Fair Head


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Known as Northern Ireland’s tallest cliff face, the impressive and iconic Fairhead rises 600 feet above sea level.

Enjoy breath-taking views from the cliff edge of Fairhead. Views over Murlough Bay and towards Rathlin.

Highly regarded as an outstanding rock-climbing location, it’s believed to be the biggest expanse of climbable rock in Britain or Ireland.

The waking route

Walkers can enjoy the breathtakingly beautiful views from the top to Ballycastle, Murlough Bay, Rathlin Island and the Scottish isles. The challenging route – which requires good walking boots, a map and caution near the cliff edge – gives walkers a sense of how fire, ice and volcanic activity shaped the unique formation of the headland some 60 million years ago.

There is car-parking available on your approach to the headland. The trailhead panel in the car park will offer you a number of route choices with loops from 1.5 to 3.4 miles.  Whichever walk you choose to do, take time to read the hidden interpretation information at some of the waymarkers pointing out important sites of historic and geological interest along the way.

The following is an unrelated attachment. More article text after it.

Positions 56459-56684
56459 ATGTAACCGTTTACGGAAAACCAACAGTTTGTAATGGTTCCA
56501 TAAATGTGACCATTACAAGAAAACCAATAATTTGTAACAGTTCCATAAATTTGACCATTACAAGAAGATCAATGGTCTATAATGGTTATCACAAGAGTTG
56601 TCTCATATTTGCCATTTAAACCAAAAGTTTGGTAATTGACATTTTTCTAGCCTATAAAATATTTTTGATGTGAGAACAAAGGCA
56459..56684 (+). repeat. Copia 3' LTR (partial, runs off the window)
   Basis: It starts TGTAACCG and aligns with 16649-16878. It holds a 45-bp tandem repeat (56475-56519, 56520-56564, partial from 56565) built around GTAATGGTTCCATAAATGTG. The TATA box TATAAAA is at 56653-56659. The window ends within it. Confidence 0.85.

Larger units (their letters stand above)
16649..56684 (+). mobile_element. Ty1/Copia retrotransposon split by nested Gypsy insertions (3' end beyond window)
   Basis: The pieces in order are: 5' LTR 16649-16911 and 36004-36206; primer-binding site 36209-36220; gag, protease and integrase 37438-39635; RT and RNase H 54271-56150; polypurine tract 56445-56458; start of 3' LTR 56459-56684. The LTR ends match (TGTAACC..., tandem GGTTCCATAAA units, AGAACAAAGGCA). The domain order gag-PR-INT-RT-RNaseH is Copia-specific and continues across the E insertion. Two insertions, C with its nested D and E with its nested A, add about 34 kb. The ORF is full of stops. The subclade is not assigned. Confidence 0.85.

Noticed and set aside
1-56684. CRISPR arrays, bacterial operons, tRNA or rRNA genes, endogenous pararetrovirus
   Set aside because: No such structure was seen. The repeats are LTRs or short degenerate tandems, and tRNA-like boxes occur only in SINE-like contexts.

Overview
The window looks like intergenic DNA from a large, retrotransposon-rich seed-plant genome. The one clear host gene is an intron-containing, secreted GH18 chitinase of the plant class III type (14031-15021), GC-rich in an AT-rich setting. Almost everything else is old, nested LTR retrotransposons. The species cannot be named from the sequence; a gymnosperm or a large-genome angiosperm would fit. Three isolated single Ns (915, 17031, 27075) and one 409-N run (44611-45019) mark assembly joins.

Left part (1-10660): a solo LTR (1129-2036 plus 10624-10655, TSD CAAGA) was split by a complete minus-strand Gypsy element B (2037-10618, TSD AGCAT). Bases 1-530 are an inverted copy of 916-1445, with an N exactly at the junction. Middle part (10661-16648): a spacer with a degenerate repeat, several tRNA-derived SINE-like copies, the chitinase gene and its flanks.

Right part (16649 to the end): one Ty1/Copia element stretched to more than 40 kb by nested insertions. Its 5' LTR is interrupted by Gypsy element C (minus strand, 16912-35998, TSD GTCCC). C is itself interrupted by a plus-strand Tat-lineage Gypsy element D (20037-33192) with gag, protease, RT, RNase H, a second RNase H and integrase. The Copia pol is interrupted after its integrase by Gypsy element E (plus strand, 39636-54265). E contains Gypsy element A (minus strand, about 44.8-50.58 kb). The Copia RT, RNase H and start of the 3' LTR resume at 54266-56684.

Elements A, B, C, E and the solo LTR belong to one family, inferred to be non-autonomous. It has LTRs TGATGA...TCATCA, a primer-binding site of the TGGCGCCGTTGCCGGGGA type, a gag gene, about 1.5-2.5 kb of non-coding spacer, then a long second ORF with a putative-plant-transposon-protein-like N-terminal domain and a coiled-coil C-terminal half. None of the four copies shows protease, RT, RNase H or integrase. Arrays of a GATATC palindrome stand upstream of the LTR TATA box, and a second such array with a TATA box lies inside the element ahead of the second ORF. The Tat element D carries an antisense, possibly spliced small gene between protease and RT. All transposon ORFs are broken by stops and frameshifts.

There are early housing settlement villages, known as clachans, to be discovered. The area was once an important industrial site for coal mining and the kelp industry. It’s also steeped in mystic mythology; legend has it the Children of Lir were put under an evil spell, transforming them into swans to spend 900 years in exile from humanity in the Sea of Moyle.  From the Dalriadian Kingdom period, there once stood in all its mighty, Dunmore Fort.


Wild goats roam the rocks beneath the clifftops, as you wind along the rugged coastline. From the road, a manmade Iron Age island or crannóg can be seen in the middle of a lake, Lough na Cranagh. The lakes are stocked with trout and can be fished during the summer months.